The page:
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30 Days of the Mercedes CLA: Turbo Fours And Dual Clutches

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We're winding up our 30 days of seat time with the 2014 Mercedes-Benz CLA 250 this week, and as we put another few hundred miles on our $36,320 Cirrus White CLA 250, we're narrowing down the best and worst of its drivetrain.

Before we ever drove the CLA 250, its performance numbers set up a loaded comparison with one of the best compact Mercedes-Benzes ever, the 190E 2.3-16. In its early-'80s heyday, that car earned a reputation as a mini-Hammer, a brilliant forerunner to the AMG-built E-Class that ran under that nickname de plume. It had 0-60 mph times of less than 7.5 seconds and a top speed of 143 mph.

The CLA 250's a perfect example of how the expectations for car performance have changed so quickly. Thirty years down the road from the 2.3-16, the base CLA beats its numbers handily, with a 0-60 mph time pegged at 6.9 seconds, and a top speed set at 149 mph by tire ratings.

How it gets there isn't completely off-track from the 190E example. The CLA sports a multi-valve four-cylinder, one displacing 1991 cubic centimeters, and sporting the kinds of technological leaps that crank out its 208 horsepower and 258 pound-feet of torque in better, more reliable ways: engine management systems that keep its turbocharger from prematurely fragging itself, direct injection for better fuel burn with fewer moving parts. It's a relative of the four-cylinder that can be had in the C-Class now, only laid out transversely, to give the CLA a fighting chance at keeping weight down.

The four-cylinder's massaged to drop a lot of torque at the driver's feet barely off idle--peak power lands around 1,250 rpm and stays in the game through 4,000 rpm. And it's sealed off from the cockpit by a firewall that has some hard-working sound deadening: over the past few weeks we've heard lots of feedback from the engine at drive-thrus, and from outsiders who hear its direct-injection click and think it's a diesel. The impression from the driver's seat is of strong acceleration, with a grotty soundtrack that sounds more AMG than Mercedes.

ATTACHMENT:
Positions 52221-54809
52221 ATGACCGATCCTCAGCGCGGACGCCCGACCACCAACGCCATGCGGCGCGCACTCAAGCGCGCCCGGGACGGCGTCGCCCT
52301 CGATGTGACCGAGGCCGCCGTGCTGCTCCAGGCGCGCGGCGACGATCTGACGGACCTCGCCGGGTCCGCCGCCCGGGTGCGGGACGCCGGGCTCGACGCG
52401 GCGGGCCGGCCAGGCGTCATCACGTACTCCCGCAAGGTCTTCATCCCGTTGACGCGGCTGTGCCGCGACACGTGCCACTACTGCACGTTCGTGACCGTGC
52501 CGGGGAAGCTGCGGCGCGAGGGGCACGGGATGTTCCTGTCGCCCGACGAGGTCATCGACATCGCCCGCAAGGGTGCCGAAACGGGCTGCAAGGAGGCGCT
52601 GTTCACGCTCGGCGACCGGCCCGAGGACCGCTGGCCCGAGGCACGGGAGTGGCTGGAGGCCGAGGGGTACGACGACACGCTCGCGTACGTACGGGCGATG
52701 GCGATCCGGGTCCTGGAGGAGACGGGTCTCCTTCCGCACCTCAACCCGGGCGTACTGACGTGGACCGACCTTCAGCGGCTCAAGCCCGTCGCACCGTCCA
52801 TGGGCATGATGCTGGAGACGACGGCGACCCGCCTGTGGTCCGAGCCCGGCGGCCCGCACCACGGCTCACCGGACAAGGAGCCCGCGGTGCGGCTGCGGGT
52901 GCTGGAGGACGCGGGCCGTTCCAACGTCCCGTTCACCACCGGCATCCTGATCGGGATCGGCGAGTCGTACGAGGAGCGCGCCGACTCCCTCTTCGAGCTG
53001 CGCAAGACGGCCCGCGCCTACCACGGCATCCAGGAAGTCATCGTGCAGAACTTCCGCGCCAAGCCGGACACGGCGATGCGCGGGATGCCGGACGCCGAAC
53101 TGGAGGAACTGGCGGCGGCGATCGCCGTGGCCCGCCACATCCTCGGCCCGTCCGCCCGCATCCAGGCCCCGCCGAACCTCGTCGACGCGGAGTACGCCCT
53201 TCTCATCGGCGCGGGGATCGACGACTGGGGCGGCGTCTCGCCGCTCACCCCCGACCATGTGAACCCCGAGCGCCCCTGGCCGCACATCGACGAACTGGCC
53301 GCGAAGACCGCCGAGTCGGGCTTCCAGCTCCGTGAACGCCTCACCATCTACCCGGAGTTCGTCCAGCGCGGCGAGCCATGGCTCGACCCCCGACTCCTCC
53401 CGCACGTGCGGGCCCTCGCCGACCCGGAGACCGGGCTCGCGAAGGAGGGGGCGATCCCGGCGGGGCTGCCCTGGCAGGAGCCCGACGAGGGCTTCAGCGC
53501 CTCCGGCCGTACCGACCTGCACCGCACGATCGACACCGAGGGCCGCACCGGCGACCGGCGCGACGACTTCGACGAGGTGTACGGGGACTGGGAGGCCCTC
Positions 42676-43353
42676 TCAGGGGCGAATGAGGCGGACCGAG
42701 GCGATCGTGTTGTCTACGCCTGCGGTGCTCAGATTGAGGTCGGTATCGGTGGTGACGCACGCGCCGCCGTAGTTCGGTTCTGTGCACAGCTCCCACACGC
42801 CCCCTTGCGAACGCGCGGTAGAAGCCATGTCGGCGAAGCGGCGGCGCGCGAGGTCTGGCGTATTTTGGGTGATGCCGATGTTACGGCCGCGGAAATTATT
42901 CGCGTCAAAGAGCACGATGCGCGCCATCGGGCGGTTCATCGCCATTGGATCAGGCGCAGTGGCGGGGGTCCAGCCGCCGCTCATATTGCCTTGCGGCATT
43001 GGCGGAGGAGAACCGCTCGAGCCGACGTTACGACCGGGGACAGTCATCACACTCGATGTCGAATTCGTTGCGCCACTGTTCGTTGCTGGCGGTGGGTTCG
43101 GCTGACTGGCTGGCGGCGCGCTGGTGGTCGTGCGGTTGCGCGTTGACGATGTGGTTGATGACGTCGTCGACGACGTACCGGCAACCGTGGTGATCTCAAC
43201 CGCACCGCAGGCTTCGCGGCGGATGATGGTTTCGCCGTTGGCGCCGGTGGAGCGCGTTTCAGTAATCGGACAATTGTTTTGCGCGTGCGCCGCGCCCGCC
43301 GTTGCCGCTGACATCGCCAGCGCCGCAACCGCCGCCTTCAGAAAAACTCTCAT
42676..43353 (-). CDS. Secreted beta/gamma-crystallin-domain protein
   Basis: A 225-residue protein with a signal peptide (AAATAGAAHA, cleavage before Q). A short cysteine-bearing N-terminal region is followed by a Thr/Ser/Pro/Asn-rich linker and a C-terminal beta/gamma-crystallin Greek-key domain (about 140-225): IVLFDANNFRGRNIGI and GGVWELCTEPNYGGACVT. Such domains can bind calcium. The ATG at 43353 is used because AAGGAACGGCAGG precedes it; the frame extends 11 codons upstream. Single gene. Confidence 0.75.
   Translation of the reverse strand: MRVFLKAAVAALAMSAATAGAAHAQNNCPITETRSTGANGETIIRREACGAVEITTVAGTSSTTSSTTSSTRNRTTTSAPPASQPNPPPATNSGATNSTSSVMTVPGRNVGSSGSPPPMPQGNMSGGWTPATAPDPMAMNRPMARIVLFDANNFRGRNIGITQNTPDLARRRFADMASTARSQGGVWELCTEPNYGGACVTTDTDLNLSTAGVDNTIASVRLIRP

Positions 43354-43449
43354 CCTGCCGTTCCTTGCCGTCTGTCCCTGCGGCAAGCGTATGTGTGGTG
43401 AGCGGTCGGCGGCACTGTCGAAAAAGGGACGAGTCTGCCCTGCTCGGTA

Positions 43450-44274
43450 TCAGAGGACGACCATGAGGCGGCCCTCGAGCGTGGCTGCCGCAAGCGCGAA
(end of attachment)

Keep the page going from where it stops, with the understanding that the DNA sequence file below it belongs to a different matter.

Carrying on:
MORE: Read our 2014 Mercedes CLA review

We've also eavesdropped on complaints that the CLA 250 has bags of turbo lag, and we're going to have to disagree. When it's left in default driving mode the CLA can seem slow to shift, but it's all on purpose, and you can thank CAFE for it. With its down-low torque output, the CLA doesn't lag except when it wants to, when its dual-clutch transmission is left in default Eco mode, when it rushes through its three quick launch gears to get to the four overdrive gears that help it generate 30-mpg combined EPA ratings.

The dual-clutch transmission is the drivetrain piece that gives pause, literally. CLA drivers expecting Lexus-invisible shifts won't get that satisfaction here. The seven-speed DCT lingers in those upper gears, and takes a few dozen milliseconds to slide its dueling transmissions in and out of place when it's in Eco mode. The intermediate step: the transmission's Sport mode, accessible from a switch on the center stack, which speeds up the gearchanges alone. It wasn't a part of the pre-production plan when we first drove the CLA in February overseas, but it's there now, and worth a look if you have complaints about the timing of shifts.

Of course, we prefer to do it all ourselves. That's what the switch's Manual mode is for--something more easily accessible by clicking on the CLA 250's shift paddles, once or many times as needed. Hitting a paddle activates manual mode for 30 seconds, and automatically reverts to Eco mode when that time's elapsed--another trick to keep the CLA reaching for its EPA-maximum 38 mpg highway.


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